The truth is that the international money power that owns and controls the world’s central banks (Federal Reserve, Bank of England, etc) love weak and bankrupt governments. In the credit boom of the last ten or fifteen years it was becoming a little bit too easy for western governments. Perhaps they weren’t doing everything the way the private banking families wanted them to. They were beginning to get just a little bit out of control.

So what does the money power do? Naturally it pulls the rug from under the credit boom by cutting off further credit to its agents and apparatchiks (the big banks like Goldman Sachs, Lehman Bros, etc) and precipitates the credit crunch. Before long these big banks and major corporations like Ford, Chrysler and General Motors are begging the government for bailout money to survive.

The social and economic cost of allowing these institutions to go under is too high, so the government has to mortgage its future even more by lending or granting billions of dollars to them. This means borrowing even more from the central bank (Federal Reserve). The government is now tied even more securely to international finance.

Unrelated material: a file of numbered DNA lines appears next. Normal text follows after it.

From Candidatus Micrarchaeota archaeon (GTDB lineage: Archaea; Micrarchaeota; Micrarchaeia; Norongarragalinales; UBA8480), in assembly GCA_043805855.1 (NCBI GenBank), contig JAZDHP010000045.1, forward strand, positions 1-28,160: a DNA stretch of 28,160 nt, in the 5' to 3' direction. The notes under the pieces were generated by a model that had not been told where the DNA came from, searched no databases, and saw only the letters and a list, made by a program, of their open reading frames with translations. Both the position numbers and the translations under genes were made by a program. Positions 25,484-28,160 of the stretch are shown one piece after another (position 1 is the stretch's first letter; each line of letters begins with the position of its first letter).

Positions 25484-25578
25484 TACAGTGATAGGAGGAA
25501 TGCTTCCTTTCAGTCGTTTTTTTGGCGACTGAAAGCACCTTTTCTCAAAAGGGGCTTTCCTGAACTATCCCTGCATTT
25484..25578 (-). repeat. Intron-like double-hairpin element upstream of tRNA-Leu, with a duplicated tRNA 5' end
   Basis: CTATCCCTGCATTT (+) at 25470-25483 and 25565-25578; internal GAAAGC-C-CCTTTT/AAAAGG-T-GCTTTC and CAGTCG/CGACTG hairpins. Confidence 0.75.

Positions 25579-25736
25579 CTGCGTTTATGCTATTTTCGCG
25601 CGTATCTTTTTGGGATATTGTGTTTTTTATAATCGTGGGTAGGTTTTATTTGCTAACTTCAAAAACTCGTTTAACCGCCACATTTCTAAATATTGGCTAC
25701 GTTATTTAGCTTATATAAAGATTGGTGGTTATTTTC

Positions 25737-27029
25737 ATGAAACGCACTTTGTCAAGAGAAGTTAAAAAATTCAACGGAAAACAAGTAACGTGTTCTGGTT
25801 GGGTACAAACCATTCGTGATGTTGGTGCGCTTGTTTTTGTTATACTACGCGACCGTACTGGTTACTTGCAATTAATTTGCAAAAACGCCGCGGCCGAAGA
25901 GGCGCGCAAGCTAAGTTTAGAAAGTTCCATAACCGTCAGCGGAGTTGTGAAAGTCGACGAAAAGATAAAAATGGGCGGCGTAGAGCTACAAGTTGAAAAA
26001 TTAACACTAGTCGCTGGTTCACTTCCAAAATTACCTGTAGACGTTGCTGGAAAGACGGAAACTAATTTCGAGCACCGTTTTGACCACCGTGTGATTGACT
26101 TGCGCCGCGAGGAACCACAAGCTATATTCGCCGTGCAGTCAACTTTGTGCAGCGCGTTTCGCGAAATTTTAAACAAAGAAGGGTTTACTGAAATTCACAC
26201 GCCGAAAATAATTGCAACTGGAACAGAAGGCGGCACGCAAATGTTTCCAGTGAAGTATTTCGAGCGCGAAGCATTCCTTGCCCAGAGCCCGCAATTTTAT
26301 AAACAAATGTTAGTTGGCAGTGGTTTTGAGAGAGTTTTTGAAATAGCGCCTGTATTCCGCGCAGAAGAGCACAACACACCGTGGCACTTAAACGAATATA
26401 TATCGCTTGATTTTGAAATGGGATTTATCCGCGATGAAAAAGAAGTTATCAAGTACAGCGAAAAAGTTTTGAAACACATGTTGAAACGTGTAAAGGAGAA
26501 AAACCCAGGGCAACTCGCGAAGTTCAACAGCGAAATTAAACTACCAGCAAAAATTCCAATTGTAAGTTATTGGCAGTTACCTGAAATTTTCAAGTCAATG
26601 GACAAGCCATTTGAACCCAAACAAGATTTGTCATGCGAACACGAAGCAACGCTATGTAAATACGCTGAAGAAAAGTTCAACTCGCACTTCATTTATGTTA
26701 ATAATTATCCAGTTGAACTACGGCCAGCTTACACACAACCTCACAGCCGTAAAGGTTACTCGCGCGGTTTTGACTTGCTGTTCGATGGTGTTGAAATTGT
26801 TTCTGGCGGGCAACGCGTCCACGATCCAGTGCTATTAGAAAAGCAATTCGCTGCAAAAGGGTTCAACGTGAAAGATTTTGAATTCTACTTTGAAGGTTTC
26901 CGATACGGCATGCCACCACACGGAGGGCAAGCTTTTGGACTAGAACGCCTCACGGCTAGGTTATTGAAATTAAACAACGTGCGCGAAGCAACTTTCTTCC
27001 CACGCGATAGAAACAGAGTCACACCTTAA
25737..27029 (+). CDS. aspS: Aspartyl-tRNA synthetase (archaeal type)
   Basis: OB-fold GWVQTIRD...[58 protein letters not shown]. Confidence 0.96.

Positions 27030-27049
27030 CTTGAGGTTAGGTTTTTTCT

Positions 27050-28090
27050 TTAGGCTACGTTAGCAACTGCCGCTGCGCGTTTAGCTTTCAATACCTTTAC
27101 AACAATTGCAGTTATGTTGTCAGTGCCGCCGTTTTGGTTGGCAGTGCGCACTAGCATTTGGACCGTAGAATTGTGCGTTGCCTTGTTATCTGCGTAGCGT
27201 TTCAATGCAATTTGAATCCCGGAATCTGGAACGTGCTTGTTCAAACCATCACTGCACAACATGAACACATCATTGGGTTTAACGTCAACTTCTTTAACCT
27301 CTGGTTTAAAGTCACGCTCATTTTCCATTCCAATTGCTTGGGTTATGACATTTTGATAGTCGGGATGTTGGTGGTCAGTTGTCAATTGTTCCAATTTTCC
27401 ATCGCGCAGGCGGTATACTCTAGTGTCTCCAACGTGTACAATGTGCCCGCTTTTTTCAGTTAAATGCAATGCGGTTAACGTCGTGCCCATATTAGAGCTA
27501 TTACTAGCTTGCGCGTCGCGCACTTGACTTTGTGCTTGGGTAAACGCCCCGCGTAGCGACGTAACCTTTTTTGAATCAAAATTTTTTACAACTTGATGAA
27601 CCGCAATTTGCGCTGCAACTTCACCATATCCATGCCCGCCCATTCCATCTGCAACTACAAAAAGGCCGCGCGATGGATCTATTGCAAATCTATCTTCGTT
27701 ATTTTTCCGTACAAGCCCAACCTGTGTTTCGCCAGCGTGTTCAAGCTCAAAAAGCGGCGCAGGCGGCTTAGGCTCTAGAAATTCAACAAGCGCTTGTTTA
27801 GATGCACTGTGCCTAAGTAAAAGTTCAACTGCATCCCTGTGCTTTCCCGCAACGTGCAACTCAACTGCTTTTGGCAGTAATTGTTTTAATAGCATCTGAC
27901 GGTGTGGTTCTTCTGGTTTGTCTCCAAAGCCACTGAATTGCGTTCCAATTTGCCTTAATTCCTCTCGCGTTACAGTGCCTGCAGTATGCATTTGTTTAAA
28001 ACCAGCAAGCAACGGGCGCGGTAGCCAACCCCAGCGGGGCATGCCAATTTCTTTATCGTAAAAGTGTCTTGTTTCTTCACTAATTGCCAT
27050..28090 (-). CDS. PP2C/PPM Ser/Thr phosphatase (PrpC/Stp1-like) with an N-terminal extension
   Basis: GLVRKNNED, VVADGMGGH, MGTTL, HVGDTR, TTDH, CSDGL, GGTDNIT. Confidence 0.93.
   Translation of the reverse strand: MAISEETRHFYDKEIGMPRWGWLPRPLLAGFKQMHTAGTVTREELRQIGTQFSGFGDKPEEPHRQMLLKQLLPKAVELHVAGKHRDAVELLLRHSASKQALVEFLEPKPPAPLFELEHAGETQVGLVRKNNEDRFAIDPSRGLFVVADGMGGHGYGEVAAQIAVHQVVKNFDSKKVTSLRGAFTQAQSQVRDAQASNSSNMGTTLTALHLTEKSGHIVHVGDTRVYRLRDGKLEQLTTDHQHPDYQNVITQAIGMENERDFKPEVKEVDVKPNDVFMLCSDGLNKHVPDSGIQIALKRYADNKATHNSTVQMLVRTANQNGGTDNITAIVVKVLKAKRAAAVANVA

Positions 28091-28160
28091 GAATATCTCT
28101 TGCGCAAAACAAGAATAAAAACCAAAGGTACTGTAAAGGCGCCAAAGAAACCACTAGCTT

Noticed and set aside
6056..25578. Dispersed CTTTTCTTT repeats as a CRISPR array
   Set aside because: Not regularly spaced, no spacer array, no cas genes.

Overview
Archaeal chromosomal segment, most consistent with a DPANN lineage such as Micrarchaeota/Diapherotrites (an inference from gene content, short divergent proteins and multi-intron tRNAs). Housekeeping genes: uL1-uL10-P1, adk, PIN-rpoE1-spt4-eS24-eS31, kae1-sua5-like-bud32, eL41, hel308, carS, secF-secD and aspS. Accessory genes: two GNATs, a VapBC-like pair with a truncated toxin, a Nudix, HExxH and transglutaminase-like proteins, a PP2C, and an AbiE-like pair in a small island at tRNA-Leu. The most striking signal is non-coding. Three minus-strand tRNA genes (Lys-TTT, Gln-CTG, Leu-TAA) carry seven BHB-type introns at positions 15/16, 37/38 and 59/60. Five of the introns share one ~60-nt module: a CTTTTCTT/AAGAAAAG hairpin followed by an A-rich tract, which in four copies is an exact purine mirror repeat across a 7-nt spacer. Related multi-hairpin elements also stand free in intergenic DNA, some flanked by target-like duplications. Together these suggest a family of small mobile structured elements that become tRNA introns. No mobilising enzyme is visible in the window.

It has to either restrict public spending, thereby worsening the crisis immediately and risking social and racial unrest. Or it must increase public spending to try and spend its way out of recession, thereby plunging itself into even more unprecedented levels of debt that will take forever to repay and making the situation much worse in the long term. This applies, of course, not just to the US government, but to all western governments.

So the credit crunch means hard times for everyone except the very people who caused it in the first place. The private families, the close-knit group of around 6,000 people who really rule the world (see “Superclass” by David Rothkopf, available from Amazon) have never had it so good.

Read the truth about international finance and the money power by downloading our free guide, the classic “Promise To Pay” by Dr R. McNair Wilson, from our home page.

Spread the word.

Philip Gegan